Because the skills of Team Besh seem to run towards the subtle more than Team Aurek's, and because they had a lower total Obligation, making them less galactic pariahs than Team Aurek, Team Besh got the "diplomatic" mission to the Tapani Sector to rub shoulders with Sir Cid Ybom's sponsors in House Cadriaan, along with other Tapani nobles.

Here's how it went.

  • Cid tells the team that he wants them to attend a gathering of Tapani Knights in the Tapani sector as his envoys, but he also mentions that it would be great for business if they could get the patrol patterns and customs information for Imperial Customs from one of the Imperial aligned houses, either House Mercetti or Melantha.

  • Cid tells them to try and talk Mundo Korr into letting them borrow his yacht so they can make a better entrance.  Mundo misunderstands and thinks he is being invited to go to the gala himself, and agrees.
  • Dia and Tiberius attempt to help Mundo become a bit more socially acceptable, as the rough and tumble old bounty hunter is a little . . . uncultured.

  • Garner Mav has some friends that want to know if he can help with curtailing the slave trade, and wonder if he can get some information from House Barnaba.  He sets about picking up some spice and being ready to look for the most hedonistic member of the entourage.
  • Garner recruits Dia and Krill to help him with his side job of curtailing the Barnaba slave trade.
  • The group arrives two days before most of the delegates, but the House Barnaba folk are already in place.  Garner plies the youngest member of the house with spice, and he rambles on and on to Dia and Garner while Krill slices the ship's records, and the group is done with their clandestine business by the time the older member of House Barnaba kicks them off the ship.

  • When House Mercetti shows up, they have a full fledged military shuttle with a Nova Trooper honor guard.  House Melantha is a bit upset, because they only have Stormtroopers for their honor guards.  The team decides to get the Imperial information from House Melantha's ship.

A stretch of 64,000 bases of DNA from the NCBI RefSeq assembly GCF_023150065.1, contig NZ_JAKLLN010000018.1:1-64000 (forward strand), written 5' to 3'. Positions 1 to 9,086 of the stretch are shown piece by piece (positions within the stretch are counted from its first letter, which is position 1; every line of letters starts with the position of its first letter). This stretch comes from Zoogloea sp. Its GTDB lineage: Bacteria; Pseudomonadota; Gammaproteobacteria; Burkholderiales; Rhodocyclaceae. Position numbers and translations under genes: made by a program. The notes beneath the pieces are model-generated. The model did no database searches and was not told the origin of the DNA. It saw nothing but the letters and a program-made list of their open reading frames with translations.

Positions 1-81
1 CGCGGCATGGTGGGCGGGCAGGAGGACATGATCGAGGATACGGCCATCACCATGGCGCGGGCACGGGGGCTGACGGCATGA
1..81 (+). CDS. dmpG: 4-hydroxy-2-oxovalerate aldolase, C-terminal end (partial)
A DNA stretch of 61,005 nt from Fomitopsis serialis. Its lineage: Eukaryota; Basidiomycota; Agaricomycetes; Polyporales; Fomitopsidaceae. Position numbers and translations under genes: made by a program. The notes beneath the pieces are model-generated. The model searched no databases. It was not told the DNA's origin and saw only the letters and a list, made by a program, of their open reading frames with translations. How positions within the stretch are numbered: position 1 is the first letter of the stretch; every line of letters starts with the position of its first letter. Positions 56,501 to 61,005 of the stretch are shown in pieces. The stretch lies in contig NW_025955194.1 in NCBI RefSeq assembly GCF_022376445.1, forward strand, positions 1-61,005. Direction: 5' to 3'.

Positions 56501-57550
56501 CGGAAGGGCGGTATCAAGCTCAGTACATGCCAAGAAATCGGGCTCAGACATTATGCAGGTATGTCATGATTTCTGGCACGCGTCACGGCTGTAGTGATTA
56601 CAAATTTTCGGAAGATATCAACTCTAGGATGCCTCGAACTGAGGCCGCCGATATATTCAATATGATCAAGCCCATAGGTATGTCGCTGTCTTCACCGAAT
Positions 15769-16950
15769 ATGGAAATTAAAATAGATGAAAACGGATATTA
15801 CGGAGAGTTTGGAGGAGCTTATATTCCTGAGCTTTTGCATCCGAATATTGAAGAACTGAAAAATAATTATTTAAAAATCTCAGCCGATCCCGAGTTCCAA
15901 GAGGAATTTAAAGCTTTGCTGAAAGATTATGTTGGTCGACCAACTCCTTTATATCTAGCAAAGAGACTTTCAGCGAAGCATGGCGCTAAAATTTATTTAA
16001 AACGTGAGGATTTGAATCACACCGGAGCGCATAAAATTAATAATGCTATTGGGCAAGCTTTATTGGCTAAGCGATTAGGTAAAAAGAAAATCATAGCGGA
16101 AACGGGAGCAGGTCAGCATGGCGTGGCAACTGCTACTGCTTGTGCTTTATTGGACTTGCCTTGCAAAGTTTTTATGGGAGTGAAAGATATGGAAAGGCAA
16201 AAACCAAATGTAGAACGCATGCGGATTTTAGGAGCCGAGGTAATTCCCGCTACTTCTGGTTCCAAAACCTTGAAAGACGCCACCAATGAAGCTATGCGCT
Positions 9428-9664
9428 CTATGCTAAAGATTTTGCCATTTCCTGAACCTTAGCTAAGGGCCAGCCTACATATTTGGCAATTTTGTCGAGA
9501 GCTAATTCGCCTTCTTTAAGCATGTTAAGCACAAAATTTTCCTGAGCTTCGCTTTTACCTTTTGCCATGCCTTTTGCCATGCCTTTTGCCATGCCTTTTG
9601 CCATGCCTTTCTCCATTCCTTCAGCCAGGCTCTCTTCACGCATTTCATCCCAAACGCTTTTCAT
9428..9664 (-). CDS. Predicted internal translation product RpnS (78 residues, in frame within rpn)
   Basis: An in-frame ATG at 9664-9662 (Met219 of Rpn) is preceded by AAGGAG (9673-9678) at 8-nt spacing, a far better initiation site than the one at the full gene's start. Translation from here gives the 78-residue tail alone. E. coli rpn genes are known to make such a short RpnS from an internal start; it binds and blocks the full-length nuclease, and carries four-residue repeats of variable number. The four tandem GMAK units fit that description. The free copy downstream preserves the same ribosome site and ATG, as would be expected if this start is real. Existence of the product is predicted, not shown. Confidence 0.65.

• T3 shorts out the boarding ramp controls for House Melantha's ship, and the Stormtroopers let him on the ship, since the rest of the team have repainted him to look like a House Cadriaan service droid.  He gets the information he needs and also fixes the boarding ramp controls.

  • Tiberius gets into an duel with a member of House Calipsa, and actually wins it.  Dia is upset, because she was insulted leading up to the duel, and likely would have humiliated the House Calipsa Saber Rake.  Garner wins a new style dueling sword from House Barnaba due to the outcome of the duel.
  • The compound is locked down as a small fleet of low end capital ships enter the system, which turn out to be Zann Consortium Defilers raiding the party to steal House Mercetti's Gladiator Class Star Destroyer as well as ransom the various Tapani Knights in attendance.
  • Krill slices open the doors that lead to the service garage, where the freighters are kept, away from the Knight's ships on the main landing platform.

  • Zann Defilers are guarding the ships in the freighter bay, but each team member attempts to avoid them in various ways.  Several of them point out that they have a clear shot straight to the other nobles in the dining room, Krill orders some load lifters to put some obstacles in the way of the Defilers, and Dia stealthily shivs a few of the Defliers outside of the ship without anyone noticing her.
  • The party escapes the planet on a House Cadriaan YT-2400, but then has to avoid a Zann Consortium Corellian Gunship in orbit.

  • To get away from the gunship, T3 makes a blind hyperspace jump without a specific set of coordinates.